I was working as a pest control technician a few years ago and needed a cordless drill. I was told that Makita power tools were the top of the quality line and that that was the reason for the high prices they charge. I had enough problems to solve on the job, without needing to worry about the reliability of my tools, so I purchased a 12/9 volt cordless Makita drill from Home Depot.
While working with it and drilling hundreds of holes a day, I noticed that the drill had a ring of numbers behind the chuck which showed the amount of tork that could be applied, before the clutch would stop the drills rotation. [continued below]....
..... That means when youre inserting a screw, it would apply just the amount of pressure needed to install the screw and no more. When the resistance became too high, the clutch stopped the rotation, because it was at the proper depth.
After using the clutch for a couple of days, it began to kick off before the screw was completely inserted, so I stopped using it. This was accomplished by setting the number ring at the icon that looks like a screw. In that position, it should act like it's a direct drive drill by-passing the transmission completely.
After another couple days of use, it began to kick-out at lower and lower tork levels, until it wouldnt even drive a screw; it would just make a buzzing sound and not rotate. Well, then I panicked, because I spent a lot of money on the machine and now I couldnt perform my job, without using a corded drill that required a lot of time finding and plugging into a receptacle and then accommodating and compensation for the inconvenience of the stupid cord.
I quickly returned the drill to the store and didnt have the courage to mention why, because I was afraid they would tell me that the drill had been abused, or something and they might not honor the warrantee, so I told the cashier that the drill just stopped working and they exchanged it for another new one.
The replacement lasted quite a long time before it started the buzzing noise and ceased rotating. I set it on the screw icon from the beginning and refused to use the stupid clutch and even at that, the problem showed up again but only on rare occasions. Well a couple years ago, a woman gave me a painting job and I took the some of the money and purchased a new 18 volt drill, figuring I may have just had bad luck on the others. I set the clutch ring on the drill icon and used it for about a year and a half and then the d**n thing started making the buzz sound and the chuck would stop. Now its more and more frequently the same stupid story and I wonder when the tool will stop all together or if it will happen when Im in a critical place in a job, when it decides to go south. I called the corporate office locally and recited my story to a supposed technician. He asked how long ago I made the purchase, where I got it from and if I kept my receipt. I told him that if I thought I would need to keep the receipt, I would never have bought the drill.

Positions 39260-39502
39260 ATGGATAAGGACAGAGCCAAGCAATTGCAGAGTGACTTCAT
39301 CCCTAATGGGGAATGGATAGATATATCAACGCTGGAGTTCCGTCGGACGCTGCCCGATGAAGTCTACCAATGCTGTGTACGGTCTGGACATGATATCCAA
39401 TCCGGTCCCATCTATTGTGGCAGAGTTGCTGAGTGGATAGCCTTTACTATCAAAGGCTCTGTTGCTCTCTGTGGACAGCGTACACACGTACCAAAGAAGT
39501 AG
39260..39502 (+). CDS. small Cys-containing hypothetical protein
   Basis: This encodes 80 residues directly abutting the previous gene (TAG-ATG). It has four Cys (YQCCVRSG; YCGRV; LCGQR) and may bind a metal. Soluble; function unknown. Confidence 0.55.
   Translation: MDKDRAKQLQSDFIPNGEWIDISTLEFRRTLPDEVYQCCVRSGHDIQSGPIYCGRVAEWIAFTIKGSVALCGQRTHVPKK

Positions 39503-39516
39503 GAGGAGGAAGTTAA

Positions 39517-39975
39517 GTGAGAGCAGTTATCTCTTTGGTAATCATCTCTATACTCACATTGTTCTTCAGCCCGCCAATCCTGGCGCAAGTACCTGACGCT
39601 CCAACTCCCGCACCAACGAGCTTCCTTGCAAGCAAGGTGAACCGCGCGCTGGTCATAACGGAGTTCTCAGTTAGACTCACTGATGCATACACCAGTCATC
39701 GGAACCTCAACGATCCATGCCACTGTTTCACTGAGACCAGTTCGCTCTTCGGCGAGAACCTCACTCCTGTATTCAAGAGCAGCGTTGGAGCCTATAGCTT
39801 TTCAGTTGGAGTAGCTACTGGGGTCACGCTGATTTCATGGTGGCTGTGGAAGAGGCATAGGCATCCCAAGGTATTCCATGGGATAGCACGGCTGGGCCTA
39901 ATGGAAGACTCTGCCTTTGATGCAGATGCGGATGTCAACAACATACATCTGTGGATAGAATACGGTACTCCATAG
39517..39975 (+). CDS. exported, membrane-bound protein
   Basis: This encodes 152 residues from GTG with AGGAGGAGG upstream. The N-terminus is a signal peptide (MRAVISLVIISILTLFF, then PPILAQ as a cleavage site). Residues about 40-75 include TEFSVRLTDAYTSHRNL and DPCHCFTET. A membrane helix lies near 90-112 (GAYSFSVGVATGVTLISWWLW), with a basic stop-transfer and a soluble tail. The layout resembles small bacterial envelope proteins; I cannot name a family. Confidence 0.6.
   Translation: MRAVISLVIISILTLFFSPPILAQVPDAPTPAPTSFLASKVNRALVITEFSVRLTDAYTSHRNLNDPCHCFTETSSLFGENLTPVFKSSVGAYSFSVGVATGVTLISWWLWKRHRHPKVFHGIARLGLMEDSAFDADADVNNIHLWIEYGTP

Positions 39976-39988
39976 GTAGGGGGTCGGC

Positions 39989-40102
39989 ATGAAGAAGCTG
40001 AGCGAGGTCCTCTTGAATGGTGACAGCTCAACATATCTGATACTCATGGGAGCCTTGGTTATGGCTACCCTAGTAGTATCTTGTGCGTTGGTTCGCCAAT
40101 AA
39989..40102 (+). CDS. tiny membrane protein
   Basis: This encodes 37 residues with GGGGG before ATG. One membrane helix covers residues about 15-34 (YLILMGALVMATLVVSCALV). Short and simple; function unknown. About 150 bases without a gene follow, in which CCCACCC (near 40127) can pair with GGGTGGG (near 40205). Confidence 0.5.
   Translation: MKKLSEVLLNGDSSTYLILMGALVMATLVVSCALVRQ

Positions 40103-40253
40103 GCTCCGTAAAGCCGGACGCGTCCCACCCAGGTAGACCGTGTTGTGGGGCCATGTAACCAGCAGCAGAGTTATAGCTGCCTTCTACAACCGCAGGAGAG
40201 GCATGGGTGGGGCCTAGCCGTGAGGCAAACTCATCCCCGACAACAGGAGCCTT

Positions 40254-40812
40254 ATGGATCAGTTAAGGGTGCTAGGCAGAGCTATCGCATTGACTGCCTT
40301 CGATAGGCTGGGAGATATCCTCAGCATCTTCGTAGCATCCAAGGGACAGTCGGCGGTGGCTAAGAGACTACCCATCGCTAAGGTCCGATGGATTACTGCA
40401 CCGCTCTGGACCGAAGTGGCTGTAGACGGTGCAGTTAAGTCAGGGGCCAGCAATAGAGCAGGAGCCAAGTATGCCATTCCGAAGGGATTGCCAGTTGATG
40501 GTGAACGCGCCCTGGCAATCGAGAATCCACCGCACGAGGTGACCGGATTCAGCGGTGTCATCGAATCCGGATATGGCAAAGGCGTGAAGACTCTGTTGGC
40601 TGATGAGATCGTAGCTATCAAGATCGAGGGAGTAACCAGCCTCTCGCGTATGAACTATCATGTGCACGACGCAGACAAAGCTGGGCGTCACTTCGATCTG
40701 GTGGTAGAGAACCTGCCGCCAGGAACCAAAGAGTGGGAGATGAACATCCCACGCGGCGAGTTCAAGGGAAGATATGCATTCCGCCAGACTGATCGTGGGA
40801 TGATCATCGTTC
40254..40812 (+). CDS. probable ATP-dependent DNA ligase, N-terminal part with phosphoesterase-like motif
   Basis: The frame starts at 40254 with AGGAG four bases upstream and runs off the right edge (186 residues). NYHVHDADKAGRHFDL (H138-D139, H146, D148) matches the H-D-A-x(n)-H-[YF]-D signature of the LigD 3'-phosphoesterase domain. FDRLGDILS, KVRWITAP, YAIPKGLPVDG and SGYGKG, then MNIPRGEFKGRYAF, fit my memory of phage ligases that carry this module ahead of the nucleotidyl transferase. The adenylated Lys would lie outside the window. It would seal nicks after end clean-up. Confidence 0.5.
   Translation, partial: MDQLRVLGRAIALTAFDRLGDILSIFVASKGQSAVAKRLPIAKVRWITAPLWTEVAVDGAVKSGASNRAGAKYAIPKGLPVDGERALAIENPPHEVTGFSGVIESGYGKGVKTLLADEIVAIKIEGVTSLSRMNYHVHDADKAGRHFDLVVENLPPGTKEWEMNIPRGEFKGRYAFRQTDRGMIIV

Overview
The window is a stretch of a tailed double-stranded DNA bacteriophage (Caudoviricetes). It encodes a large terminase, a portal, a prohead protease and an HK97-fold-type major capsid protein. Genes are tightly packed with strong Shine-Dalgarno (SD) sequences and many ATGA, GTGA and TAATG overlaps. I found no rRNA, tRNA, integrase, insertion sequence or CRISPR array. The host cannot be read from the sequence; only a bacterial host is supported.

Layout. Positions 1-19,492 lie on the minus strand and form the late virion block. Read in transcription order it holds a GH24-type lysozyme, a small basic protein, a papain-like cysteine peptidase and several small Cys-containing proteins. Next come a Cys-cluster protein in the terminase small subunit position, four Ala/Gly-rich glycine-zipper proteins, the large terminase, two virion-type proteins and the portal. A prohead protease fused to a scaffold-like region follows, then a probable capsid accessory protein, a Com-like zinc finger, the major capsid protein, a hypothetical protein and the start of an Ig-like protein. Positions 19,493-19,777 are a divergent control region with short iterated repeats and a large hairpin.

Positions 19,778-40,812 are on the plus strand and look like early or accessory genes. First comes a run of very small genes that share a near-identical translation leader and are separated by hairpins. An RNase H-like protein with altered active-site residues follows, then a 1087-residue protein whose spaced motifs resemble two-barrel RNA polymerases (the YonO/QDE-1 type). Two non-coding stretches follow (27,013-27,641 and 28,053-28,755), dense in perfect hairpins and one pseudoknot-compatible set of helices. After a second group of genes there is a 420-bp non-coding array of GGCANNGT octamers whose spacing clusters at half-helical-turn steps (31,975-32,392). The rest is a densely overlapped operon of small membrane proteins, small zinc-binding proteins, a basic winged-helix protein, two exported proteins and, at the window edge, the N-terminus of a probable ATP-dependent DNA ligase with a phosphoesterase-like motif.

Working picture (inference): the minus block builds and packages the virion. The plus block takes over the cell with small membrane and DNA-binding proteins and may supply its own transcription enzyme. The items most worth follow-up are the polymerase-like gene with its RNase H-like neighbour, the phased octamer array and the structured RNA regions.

I told him how often the problem appeared and since it was such a frequent issue, there must be piles of drills returned every year, and so I wanted to know what caused the problem. He replied that he would need to see the drill. I then repeated my claim, that the problem has occurred so frequently and with all three of my Makita drills, he must have a diagnosis of the cause, but he stood by his guns, boy. He was going to show me who was the boss and refuse to even guess, so I requested a real technician, since I was obviously more qualified, than he, to venture a guess about the cause of the failure. I told him I would even wait.
Well, that did it. He, in a coarse Mexican accent, said I am required to bring it in for an examination and there was no other option. I must assume that since he couldnt or wouldnt explain the problem, he wasnt comfortable having his experience, mental adequacy or objectivity questioned. Ill now be forced to take the drill to his main office, but I dont know whether anyone there is qualified to tell me why Makita even makes cordless drills with a clutch.